Saturday, March 28, 2009

Caldecott Books in March

Here are the Caldecott Medal Winner books I read in March with the Ant Bug. The books we enjoyed and will likely read again are marked large.

1946: The Rooster Crows by Maud & Miska Petersham
1953: The Biggest Bear by Lynd Ward
1954: Madeline's Rescue by Ludwig Bemelmans
1956: Frog Went A-Courtin', illustrated by Feodor Rojankovsky; text: retold by John Langstaff
1966: Always Room for One More, illustrated by Nonny Hogrogian; text: Sorche Nic Leodhas, pseud. [Leclair Alger]
1969: The Fool of the World and the Flying Ship, illustrated by Uri Shulevitz; text: retold by Arthur Ransome (The Ant Bug wasn't interested in this one, but this is worth trying again in a few years)
1970: Sylvester and the Magic Pebble by William Steig
1972: One Fine Day, retold and illustrated by Nonny Hogrogian
1980: Ox-Cart Man, illustrated by Barbara Cooney; text: Donald Hall
1996: Officer Buckle and Gloria by Peggy Rathmann

Friday, March 20, 2009

Scripture of the Week: Mosiah 13:5

“Now it came to pass after Abinidi had spoken these words that the people of King Noah durst not lay their hands on him, for the Spirit of the Lord was upon him."
Mosiah 13:5

This scripture was chosen to along with our Family Home Evening lesson on scripture stories from the Book of Mormon.

Saturday, March 14, 2009

Recently Read: The Tales of Beedle the Bard

The Tales of Beedle the Bard by J.L. Rowling

Being an avid Harry Potter fan, I knew that I would need to read this book. It's a very quick read, only about 100 pages. It's quite different from the original Harry Potter series, and I didn't find it super thrilling. It did, however, put me in the mood to go back and reread Harry Potter and the Deathly Hallows.

Thursday, March 12, 2009

On our bookshelf: Eric Carle

One of my favorite children's book authors is Eric Carle. Of course, his most famous book is the The Very Hungry Caterpillar. This book is well-deserving of its fame, and is beloved in our home.

Did you know that caterpillar has been around for 40 years?
His first book Brown Bear, Brown Bear, What Do You See? was a collaboration with Bill Martin Jr. Published in 1967 it quickly became a best seller. We added it to our permanent book collection this past Christmas.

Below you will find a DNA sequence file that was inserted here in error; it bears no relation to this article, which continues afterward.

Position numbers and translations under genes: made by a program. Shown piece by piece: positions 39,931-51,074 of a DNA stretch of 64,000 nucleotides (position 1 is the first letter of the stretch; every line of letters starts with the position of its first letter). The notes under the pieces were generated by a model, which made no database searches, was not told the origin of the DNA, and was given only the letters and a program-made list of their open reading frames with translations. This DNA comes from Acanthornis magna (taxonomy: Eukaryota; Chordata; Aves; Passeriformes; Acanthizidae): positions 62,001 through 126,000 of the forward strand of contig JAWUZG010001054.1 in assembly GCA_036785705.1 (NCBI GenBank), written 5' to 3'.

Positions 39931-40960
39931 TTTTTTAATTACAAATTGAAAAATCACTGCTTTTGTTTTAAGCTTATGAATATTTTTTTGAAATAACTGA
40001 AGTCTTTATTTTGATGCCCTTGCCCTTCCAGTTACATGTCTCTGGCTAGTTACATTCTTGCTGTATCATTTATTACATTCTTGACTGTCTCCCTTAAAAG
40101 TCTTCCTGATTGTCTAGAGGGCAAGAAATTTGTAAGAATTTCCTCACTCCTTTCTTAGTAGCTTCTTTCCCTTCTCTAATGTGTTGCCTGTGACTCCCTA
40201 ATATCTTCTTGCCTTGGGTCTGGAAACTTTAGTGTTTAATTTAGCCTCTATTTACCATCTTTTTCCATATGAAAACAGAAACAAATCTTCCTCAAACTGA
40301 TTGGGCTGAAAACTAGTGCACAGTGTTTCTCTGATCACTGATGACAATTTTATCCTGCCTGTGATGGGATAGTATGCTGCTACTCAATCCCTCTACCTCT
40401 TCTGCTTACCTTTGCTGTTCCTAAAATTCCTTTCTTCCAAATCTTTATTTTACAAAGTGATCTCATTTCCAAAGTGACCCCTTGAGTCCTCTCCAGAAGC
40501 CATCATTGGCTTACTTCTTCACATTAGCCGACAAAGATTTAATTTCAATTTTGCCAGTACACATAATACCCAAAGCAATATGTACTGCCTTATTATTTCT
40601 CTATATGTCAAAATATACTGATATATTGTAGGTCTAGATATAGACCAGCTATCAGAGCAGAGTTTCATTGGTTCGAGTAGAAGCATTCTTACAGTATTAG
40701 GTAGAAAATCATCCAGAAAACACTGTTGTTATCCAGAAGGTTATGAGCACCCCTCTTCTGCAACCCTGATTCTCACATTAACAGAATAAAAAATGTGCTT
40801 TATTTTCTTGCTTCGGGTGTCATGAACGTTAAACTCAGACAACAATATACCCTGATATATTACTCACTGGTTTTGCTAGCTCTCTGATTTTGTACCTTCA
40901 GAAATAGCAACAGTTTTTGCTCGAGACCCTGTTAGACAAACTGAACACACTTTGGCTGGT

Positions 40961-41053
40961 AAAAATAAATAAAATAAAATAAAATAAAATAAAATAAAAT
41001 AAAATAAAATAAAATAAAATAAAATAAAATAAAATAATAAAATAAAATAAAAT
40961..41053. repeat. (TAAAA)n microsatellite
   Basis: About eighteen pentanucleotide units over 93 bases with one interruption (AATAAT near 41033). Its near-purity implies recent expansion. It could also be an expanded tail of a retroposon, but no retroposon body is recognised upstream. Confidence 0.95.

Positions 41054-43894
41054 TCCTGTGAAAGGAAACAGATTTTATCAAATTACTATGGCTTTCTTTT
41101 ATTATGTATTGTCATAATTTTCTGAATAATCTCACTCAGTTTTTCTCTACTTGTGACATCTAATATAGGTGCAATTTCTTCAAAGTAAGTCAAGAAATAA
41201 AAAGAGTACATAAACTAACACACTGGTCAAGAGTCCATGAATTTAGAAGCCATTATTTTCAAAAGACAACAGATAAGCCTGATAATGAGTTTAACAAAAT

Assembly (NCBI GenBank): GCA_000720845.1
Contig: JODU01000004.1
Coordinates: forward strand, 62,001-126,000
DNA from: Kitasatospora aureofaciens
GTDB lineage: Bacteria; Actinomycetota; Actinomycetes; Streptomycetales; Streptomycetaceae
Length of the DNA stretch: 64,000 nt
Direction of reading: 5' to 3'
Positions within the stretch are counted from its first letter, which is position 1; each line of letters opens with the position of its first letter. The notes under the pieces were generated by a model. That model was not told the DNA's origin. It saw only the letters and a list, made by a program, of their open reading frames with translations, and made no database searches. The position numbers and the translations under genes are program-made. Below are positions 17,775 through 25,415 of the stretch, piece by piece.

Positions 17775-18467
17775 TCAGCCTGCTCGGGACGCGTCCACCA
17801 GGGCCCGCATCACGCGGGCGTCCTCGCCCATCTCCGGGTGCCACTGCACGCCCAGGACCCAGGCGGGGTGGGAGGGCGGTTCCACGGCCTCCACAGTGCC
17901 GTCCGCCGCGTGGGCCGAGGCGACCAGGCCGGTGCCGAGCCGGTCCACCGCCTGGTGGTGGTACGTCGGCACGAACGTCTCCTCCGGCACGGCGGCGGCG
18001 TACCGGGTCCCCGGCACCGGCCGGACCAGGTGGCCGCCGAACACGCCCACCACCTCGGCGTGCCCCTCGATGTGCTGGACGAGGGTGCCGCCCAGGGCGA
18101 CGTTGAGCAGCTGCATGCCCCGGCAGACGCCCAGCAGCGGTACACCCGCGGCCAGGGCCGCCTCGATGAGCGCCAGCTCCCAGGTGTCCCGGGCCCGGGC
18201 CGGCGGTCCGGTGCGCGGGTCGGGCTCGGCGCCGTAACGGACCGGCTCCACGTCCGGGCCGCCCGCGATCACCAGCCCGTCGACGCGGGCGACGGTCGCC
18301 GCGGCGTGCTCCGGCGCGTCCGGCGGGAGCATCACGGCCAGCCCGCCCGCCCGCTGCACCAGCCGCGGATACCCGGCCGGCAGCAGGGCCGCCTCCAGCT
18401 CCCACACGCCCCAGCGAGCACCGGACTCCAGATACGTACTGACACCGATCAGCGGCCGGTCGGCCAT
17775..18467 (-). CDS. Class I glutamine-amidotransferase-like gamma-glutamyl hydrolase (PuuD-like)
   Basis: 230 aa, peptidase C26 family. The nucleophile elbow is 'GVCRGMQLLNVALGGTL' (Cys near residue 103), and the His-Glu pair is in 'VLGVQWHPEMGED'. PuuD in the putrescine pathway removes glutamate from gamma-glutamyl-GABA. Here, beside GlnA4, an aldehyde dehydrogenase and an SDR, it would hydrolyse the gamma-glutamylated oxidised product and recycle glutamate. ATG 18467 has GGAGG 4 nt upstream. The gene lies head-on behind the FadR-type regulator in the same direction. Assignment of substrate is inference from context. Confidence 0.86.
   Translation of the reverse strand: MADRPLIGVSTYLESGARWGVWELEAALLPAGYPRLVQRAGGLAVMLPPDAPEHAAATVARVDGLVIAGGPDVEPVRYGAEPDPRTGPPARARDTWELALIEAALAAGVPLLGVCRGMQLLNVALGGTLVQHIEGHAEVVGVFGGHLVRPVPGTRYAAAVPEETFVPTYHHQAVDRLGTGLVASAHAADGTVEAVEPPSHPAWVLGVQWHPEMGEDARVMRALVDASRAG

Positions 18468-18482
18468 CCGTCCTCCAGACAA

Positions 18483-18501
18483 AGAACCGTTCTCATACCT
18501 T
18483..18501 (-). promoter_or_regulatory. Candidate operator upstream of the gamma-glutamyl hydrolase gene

One of our favorite Eric Carle books is From Head to Toe.

"I am a gorilla and I thump my chest. Can you do it?"
This one was an early favorite in our family. I just discovered this photo from 2005, when the Ant Bug was nearly a year old. It's a great book for the times when you also need a little activity, since it gives the readers the opportunity to move their bodies like various animals. It was also a hit with our ward nursery on a few occasions.

Another one that has been on our library checkout list numerous times is Papa, please get the moon for me. The fold-out pages are a lot of fun.

I thought this was an interesting description of his work:
"Eric Carle’s art is distinctive and instantly recognizable. His art work is created in collage technique, using hand-painted papers, which he cuts and layers to form bright and cheerful images. Many of his books have an added dimension—die-cut pages, twinkling lights as in The Very Lonely Firefly, even the lifelike sound of a cricket’s song as in The Very Quiet Cricket - giving them a playful quality: a toy that can be read, a book that can be touched. Children also enjoy working in collage and many send him pictures they have made themselves, inspired by his illustrations. He receives hundreds of letters each week from his young admirers."(Taken from The Official Eric Carle Web Site)
He has illustrated more than 70 books, and you can see the complete list here. Which one is your favorite?

Scripture of the Week: D&C 88:119

"Organize yourselves; prepare every needful thing; and establish a house, even a house of prayer, a house of fasting, a house of faith, a house of learning, a house of glory, a house of order, a house of God"
D&C 88:119

This scripture was chosen to go along with our Family Home Evening Lesson: Family Members Have Important Responsibilities.

Monday, March 9, 2009

Recently Read: The Secret Life of Bees

The Secret Life of Bees by Sue Monk Kidd

An interesting book about the south, racial tensions, and mothers and daughters. And beekeeping, of course.

Saturday, March 7, 2009

Caldecott Books in January and February

One of my reading goals for this year is to read all of the Caldecott Medal Books. Here is a list of the books I read in January and February with the Ant Bug. The books we enjoyed and will likely read again are marked large.

1938: Animals of the Bible, A Picture Book illustrated by Dorothy P. Lathrop
1939: Mei Li by Thomas Handforth
1941: They Were Strong and Good by Robert Lawson
1943: The Little House by Virginia Lee Burton

The Ant Bug really liked this one, we read it numerous times.

1963: The Snowy Day by Ezra Jack Keats
1964: Where the Wild Things Are by Maurice Sendak*
1968: Drummer Hoff, illustrated by Ed Emberley; text: adapted by Barbara Emberley
1986: The Polar Express by Chris Van Allsburg*
2003: My Friend Rabbit by Eric Rohmann*
2005: Kitten's First Full Moon by Kevin Henkes
2006: The Hello, Goodbye Window Illustrated by Chris Raschka, written by Norton Juster

*This book is a permanent member of our book collection.

Thursday, March 5, 2009

Scripture of the Week: John 6:69

"And we believe are sure that thou art that Christ, the Son of the living God."

John 6:69

This scripture was chosen to go along with our Family Home Evening lesson: My faith in Jesus Christ grows when I know who he is.